How do you get that resilience?

It’s very challenging. What’s really important for people to appreciate and understand about resilience is that it’s the ability to bounce. To be able to bounce back from hardship or challenge or adversity. It’s not about not getting knocked down. Life, like sport, is about challenge. It’s about getting knocked down. Resilience is the ability to dust yourself off and go again.

At this level, the players are playing in a big series in front of big audiences and it’s not an easy thing to do but there’s a reason why at any given time there’s only 13 on the field and probably 30 thousand in the grand stand. And that’s because they’re at the top of their game. When we push ourselves to be our best, we face challenges and sometimes we make mistakes and sometimes we fail and that’s okay. It’s a learning and development process. That’s part of the perspective we need to maintain, that helps us to become more resilient. We’re not perfect, we can’t be perfect, and that’s okay.

Learn, modify, dust yourselves off and bounce back.

Are these tools people can use in their everyday lives as well?

Absolutely. Live brings us challenges, that’s just a reality of life. If we’re living a full life, it will bring some kind of pain. Be it physical pain or emotional pain. Life has its ups and downs and it’s important to know what your values are and your priorities are, and to try to be good to yourself. Strive to get the best out of yourself but understand you’ll have good days and not so good days, and that’s okay.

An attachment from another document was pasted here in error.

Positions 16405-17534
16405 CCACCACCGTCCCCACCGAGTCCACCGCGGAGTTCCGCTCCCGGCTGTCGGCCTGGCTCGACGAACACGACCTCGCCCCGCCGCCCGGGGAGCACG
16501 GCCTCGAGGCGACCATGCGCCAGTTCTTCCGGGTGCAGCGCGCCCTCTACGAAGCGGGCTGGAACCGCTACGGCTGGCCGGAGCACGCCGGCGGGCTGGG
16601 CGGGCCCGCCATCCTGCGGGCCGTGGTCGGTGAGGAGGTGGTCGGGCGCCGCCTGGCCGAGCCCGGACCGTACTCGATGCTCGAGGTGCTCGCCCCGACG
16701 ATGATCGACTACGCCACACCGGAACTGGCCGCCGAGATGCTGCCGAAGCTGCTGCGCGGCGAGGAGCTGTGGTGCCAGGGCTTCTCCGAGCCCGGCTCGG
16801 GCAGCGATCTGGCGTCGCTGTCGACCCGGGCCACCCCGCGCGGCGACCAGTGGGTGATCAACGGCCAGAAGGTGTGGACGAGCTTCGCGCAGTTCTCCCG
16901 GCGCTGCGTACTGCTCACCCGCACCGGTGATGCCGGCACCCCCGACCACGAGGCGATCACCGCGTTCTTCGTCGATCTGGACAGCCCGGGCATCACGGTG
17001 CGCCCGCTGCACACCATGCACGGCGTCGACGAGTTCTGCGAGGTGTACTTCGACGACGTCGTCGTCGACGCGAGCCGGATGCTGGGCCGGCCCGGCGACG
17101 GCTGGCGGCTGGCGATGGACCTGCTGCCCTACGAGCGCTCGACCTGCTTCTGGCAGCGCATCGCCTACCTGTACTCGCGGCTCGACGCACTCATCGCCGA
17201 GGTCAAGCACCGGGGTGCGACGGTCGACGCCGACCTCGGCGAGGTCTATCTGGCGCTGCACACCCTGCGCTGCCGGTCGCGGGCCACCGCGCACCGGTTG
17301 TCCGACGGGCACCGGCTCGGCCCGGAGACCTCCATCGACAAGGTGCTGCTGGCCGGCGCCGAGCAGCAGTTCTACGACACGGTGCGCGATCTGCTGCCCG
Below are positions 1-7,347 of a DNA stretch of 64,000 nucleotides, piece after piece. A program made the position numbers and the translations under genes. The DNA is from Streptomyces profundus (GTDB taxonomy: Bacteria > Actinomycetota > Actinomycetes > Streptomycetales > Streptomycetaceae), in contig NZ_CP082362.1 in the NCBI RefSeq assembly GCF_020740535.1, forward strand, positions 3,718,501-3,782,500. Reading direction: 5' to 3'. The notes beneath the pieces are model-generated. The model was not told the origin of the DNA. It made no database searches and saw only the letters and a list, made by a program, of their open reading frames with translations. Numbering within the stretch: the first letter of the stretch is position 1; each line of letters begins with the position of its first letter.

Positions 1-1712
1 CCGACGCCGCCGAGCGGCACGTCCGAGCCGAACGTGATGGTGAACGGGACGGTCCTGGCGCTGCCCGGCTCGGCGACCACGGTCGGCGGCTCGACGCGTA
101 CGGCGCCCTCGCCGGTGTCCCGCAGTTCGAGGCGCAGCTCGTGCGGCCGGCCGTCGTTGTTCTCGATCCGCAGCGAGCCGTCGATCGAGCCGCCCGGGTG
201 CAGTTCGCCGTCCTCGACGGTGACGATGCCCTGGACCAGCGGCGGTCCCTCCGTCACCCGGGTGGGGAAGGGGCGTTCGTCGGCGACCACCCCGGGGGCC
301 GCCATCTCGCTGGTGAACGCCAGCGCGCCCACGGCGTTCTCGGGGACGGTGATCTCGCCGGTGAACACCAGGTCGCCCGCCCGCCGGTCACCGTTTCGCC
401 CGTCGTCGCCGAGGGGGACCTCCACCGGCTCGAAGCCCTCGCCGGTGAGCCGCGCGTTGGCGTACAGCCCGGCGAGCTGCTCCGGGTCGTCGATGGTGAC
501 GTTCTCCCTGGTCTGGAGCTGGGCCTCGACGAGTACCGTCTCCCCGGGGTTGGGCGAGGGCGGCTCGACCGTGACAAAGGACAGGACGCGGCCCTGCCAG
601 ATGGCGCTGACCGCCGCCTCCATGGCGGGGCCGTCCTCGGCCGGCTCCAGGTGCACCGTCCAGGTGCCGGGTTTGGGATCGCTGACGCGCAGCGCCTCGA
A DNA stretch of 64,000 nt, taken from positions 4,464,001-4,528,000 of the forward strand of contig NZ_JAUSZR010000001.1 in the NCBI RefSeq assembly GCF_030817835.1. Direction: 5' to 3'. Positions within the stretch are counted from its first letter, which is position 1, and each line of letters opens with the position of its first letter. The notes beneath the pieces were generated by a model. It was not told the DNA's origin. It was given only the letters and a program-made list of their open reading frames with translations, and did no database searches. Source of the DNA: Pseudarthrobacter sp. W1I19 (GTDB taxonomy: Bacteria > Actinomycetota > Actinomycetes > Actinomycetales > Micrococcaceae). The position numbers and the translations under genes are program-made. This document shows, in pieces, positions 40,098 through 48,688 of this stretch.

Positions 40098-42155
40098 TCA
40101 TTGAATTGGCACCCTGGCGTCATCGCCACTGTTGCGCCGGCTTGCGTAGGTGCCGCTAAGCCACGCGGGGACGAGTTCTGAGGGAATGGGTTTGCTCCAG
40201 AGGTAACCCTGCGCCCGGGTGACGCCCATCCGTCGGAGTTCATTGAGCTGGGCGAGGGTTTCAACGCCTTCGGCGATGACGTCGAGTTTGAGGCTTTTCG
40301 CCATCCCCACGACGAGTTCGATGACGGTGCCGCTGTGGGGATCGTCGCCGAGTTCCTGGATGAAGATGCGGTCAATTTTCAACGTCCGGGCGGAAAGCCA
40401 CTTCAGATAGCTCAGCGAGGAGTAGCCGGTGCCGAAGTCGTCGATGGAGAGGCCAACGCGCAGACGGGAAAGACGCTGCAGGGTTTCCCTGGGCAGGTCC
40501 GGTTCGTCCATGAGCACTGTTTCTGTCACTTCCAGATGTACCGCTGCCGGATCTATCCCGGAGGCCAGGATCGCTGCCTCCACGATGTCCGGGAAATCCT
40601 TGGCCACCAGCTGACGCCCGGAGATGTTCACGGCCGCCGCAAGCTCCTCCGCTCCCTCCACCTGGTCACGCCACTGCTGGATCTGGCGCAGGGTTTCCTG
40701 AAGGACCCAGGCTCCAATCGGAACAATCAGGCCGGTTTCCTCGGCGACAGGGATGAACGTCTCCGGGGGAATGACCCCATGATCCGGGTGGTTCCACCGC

How important is balancing rest, nutrition and exercise?

When I’m talking to people about their wellbeing,if they’re struggling with something, I'll try to understand what has stopped. Usually when we’re going well, it’s not a coincidence, and we’re doing certain things. And usually when we struggle, we stop doing certain things. And that might be your physical activity, it might be your rest.

Sleep is massive. When I deal with people, be it in sport or life in general, if they’re struggling with something and I say, ‘when do you generally find that it’s at its worst?’ they say, ‘when I’m tired.’ It’s one of those things, when we’re getting good sleep, life’s pretty good. And when we’re not sleeping, life can be really challenging.

We need to prioritise sleep. Don’t have caffeine too late, don’t be on your phone in bed, and all of those little things..

The players in teams like this are at a bit of an advantage in that they’re regularly exerising, and the reason why that’s so important is from a stress perspective. When we’re stressed, we have certain hormonal responses and things in our system that impact us and generally the best way to metabolise that is through physical activity.

Elite players generally do that well, they’re encouraged to eat well, their hydration is important, they are encouraged to sleep well, and all of that contributes to physical performance and wellbeing. When talking to people about their emotional wellbeing, I often tell them, you need to start with a good foundation. A good foundation is your physical wellbeing.

So make sure you try to get some decent sleep, physical activity on a regular basis, a good general diet, good hydration, moderate alcohol consumption and other things like that, and you’re on the right track to achieving wellbeing and best performance.